The multifaceted nature of this problem is exactly why everyone — from policymakers to city planners, from business leaders to health care providers — needs to be contributing to solutions. Solving this problem requires an “all hands on deck” approach.

What Kaiser Permanente is doing about it

For our part, Kaiser Permanente is taking many steps to address this problem.

Partnering for change: As a founding member of the Healthcare Anchor Network, we are joining with our peers in the health care industry to connect the dots between housing and health.

Just last week, I participated in a Healthcare Anchor Network-sponsored Congressional briefing to raise awareness among lawmakers in Washington, D.C., and to advocate for actionable policy solutions.

We’re also embarking on an effort to end homelessness for older individuals — a quickly rising age demographic — in Oakland, California. As part of this effort, we partnered with city, county, and nonprofit partners to identify solutions to house more than 500 people over 50 years of age with a chronic medical condition. Our hope is that we can use this partnership model to expand to more locations and people in the coming months.

Advocating for policy solutions: Through our partnership with CityHealth, Kaiser Permanente advocates for affordable housing and inclusionary zoning laws at the local level.

We’ve supported policy changes at the state and federal level as well. At the state level, for example, we endorsed the $4 billion Veterans and Affordable Housing Act of 2018 that was approved by California voters in November.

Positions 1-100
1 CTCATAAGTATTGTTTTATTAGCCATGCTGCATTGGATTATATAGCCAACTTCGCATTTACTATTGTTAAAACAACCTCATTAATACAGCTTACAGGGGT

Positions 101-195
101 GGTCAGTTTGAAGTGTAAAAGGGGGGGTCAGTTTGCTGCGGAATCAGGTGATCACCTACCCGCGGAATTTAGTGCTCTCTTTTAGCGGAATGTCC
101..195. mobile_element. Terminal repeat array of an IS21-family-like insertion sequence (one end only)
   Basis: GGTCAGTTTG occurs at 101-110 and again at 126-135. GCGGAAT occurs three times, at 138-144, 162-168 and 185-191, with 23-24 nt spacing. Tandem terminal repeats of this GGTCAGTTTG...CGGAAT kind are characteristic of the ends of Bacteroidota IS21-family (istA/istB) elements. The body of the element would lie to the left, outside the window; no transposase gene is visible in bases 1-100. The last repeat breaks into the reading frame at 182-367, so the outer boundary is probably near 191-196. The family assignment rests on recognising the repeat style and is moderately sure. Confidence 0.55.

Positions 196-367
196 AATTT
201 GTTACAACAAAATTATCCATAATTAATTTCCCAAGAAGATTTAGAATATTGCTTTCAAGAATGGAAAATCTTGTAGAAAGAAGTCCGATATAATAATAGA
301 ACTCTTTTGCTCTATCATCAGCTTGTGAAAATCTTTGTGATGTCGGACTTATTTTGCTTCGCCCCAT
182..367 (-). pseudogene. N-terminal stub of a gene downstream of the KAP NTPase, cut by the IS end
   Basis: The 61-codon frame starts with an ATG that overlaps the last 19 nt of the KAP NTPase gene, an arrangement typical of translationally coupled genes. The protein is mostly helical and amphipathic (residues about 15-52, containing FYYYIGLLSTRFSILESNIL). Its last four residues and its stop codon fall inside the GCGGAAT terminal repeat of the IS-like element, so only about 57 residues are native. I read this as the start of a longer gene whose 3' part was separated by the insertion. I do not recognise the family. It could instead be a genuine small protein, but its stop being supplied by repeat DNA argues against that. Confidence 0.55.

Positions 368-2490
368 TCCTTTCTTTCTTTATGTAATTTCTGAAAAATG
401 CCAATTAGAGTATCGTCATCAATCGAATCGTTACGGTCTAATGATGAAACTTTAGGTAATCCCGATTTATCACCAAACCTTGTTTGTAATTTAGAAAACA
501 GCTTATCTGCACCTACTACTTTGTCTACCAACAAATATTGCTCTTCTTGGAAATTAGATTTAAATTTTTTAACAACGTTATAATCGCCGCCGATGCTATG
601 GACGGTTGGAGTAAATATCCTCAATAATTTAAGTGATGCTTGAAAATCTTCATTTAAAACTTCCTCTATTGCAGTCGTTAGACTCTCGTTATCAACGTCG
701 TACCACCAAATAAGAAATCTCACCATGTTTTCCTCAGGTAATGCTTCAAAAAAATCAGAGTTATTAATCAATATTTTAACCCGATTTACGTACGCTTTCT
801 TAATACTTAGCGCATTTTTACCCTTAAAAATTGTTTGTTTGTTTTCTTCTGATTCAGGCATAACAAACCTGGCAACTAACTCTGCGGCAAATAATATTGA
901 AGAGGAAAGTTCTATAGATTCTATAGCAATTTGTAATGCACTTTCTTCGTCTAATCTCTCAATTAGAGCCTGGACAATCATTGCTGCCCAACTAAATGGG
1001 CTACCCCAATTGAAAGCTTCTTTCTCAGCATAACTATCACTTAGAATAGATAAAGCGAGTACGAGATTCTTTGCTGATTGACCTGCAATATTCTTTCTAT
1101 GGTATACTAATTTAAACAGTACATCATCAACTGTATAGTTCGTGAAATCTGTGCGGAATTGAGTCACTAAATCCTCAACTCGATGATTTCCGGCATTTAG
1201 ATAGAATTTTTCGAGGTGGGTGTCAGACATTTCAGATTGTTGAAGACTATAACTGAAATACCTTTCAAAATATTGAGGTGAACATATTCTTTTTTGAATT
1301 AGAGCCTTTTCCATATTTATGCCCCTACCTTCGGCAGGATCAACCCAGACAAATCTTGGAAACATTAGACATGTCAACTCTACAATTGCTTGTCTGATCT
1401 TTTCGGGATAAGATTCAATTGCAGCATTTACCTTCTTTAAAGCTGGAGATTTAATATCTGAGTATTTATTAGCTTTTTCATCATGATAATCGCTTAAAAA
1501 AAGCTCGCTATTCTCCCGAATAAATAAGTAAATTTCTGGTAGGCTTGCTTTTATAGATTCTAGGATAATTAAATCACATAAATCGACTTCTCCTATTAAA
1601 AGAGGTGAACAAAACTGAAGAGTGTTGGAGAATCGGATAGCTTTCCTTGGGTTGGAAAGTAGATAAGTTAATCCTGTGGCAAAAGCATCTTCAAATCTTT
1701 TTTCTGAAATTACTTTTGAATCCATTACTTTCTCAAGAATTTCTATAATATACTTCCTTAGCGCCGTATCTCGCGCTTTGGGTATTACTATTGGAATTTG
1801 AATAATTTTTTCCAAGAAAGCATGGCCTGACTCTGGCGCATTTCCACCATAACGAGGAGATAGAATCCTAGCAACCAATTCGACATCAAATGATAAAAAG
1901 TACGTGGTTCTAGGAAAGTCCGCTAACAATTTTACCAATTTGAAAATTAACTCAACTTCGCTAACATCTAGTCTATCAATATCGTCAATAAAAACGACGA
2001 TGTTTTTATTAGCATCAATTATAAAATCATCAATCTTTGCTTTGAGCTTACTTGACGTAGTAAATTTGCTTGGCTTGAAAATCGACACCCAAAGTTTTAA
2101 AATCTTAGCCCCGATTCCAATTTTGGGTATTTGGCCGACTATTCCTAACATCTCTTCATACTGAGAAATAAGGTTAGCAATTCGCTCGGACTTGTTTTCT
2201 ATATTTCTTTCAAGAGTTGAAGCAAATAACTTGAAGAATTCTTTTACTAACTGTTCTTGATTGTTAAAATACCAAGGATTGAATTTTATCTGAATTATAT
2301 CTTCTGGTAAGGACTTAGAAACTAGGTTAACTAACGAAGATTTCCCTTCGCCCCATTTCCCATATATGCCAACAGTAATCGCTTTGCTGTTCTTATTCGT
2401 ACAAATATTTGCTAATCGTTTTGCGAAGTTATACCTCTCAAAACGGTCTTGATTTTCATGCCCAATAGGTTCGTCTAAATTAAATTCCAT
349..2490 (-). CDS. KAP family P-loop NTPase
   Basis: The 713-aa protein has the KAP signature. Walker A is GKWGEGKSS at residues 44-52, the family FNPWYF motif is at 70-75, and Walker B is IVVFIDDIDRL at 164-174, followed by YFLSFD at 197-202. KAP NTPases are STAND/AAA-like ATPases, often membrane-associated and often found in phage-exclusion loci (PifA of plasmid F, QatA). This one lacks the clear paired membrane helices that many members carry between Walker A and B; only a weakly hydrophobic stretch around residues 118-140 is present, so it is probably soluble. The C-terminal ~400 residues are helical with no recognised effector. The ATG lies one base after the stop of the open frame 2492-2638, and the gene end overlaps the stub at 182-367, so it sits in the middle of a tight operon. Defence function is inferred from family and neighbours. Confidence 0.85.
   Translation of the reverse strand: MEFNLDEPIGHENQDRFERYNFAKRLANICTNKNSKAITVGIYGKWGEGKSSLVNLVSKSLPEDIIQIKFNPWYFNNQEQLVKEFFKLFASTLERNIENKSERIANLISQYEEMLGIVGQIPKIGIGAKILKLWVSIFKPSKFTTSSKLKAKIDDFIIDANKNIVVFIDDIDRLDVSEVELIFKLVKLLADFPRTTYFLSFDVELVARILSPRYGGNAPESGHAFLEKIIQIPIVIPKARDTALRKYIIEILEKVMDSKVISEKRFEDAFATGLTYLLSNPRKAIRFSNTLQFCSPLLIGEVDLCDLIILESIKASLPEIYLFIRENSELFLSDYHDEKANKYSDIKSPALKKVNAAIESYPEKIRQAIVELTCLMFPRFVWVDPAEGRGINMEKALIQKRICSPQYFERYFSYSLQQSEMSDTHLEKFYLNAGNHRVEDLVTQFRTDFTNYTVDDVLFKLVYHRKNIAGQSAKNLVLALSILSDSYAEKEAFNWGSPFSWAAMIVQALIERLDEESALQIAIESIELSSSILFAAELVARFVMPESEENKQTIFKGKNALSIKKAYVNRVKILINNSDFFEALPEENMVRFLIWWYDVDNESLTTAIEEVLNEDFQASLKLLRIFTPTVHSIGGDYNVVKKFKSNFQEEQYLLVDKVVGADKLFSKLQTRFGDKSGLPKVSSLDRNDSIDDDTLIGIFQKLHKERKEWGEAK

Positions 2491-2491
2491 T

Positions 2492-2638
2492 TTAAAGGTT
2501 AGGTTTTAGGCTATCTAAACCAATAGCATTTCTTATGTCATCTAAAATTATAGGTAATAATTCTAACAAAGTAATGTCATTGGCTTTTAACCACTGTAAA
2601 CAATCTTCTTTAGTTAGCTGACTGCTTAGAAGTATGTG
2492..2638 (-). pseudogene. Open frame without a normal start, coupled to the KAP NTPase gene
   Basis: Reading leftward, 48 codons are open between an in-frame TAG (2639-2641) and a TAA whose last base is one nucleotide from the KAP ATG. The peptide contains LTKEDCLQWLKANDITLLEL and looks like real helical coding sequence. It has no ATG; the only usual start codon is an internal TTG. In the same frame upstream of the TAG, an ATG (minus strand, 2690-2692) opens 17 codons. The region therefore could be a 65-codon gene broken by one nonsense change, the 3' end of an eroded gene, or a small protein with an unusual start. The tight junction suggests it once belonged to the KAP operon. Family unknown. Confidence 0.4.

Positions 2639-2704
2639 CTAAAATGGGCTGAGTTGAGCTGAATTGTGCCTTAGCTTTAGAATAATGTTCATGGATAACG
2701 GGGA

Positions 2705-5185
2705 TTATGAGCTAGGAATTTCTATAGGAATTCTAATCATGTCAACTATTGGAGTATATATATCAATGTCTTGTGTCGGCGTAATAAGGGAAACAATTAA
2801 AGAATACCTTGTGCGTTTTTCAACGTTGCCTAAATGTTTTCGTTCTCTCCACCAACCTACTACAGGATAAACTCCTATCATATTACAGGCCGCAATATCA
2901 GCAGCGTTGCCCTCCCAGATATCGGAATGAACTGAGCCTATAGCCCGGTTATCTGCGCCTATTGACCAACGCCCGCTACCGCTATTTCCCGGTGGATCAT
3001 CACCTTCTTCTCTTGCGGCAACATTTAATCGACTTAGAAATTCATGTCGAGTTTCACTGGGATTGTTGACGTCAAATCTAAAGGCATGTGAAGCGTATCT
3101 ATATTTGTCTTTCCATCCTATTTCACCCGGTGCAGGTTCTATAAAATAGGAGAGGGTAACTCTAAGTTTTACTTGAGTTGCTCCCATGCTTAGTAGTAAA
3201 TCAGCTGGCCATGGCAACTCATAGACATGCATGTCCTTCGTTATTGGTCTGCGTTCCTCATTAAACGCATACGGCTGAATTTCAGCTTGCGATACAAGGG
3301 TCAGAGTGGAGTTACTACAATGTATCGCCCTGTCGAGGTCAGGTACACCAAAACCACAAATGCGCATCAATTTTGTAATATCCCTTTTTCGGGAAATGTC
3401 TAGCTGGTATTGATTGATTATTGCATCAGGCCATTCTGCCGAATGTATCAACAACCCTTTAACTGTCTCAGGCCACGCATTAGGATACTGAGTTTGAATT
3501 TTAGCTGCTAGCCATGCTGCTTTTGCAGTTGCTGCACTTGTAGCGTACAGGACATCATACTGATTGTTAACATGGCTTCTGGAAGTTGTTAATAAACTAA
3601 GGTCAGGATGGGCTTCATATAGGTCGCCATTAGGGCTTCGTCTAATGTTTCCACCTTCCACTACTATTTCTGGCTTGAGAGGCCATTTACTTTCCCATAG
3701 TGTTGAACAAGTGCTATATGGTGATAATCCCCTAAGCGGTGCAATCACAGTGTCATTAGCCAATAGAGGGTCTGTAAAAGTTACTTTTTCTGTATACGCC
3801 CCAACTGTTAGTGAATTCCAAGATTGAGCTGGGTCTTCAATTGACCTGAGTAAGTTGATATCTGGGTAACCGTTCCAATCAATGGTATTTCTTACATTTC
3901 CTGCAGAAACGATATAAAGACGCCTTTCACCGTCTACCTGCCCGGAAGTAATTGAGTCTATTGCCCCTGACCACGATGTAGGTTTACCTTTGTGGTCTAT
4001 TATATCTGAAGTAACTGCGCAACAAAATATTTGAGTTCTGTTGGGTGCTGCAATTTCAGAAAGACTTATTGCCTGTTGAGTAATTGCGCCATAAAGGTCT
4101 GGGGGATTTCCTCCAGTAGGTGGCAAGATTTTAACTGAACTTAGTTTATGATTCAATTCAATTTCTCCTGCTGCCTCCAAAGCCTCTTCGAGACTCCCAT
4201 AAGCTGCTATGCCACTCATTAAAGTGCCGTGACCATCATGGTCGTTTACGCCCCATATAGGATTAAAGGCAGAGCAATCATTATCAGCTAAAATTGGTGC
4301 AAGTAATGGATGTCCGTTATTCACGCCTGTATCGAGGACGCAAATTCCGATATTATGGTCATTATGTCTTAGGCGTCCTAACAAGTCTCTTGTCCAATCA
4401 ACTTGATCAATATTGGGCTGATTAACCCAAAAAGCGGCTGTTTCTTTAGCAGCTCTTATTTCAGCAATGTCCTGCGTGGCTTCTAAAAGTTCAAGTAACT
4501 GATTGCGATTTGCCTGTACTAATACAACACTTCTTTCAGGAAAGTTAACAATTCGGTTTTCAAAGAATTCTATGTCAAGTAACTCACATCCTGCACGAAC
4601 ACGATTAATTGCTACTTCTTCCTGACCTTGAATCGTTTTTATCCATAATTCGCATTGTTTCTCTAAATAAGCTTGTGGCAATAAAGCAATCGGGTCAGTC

To promote positive policy reforms at the federal level, Kaiser Permanente joined “Mayors & CEOs for U.S. Housing Investment” as its largest corporate partner. Mayors & CEOs for U.S. Housing Investment, a project of the National League of Cities, is a bipartisan coalition of 24 mayors and several business leaders who have publicly committed to advancing public-private partnerships that take on affordable housing and homelessness, and actively oppose federal funding cuts.

Committing financial resources: Last May, Kaiser Permanente announced our impact investment of up to $200 million through our “Thriving Communities Fund.”

With an initial $15M commitment and in partnership with Enterprise Community Partners, we’ve launched the Bay Area Housing for Health Fund, which will purchase affordable multi-unit properties in Oakland and the greater Bay Area, and protect residents from substantial rent increases. This work will help us measure the health benefits of housing stability over time.

Also in partnership with Enterprise Community Partners, we’ve created the $100 million “RxHome Fund,” which provides low-cost, long-term lending to new housing development and affordable housing preservation in all the communities we serve in the United States.

Inspiring others to follow our lead: We believe in leading by example. That’s why we are inviting other organizations to join our commitment to invest in housing. Specific opportunities are available to co-invest in our Bay Area Housing for Health Fund to preserve multi-unit housing for low income residents throughout our service areas across the nation.

Let’s be clear: Without swift action, our housing crisis and the resulting homelessness crisis will only continue to rise. The time to act is now. We hope you’ll join us — the health of our communities cannot wait.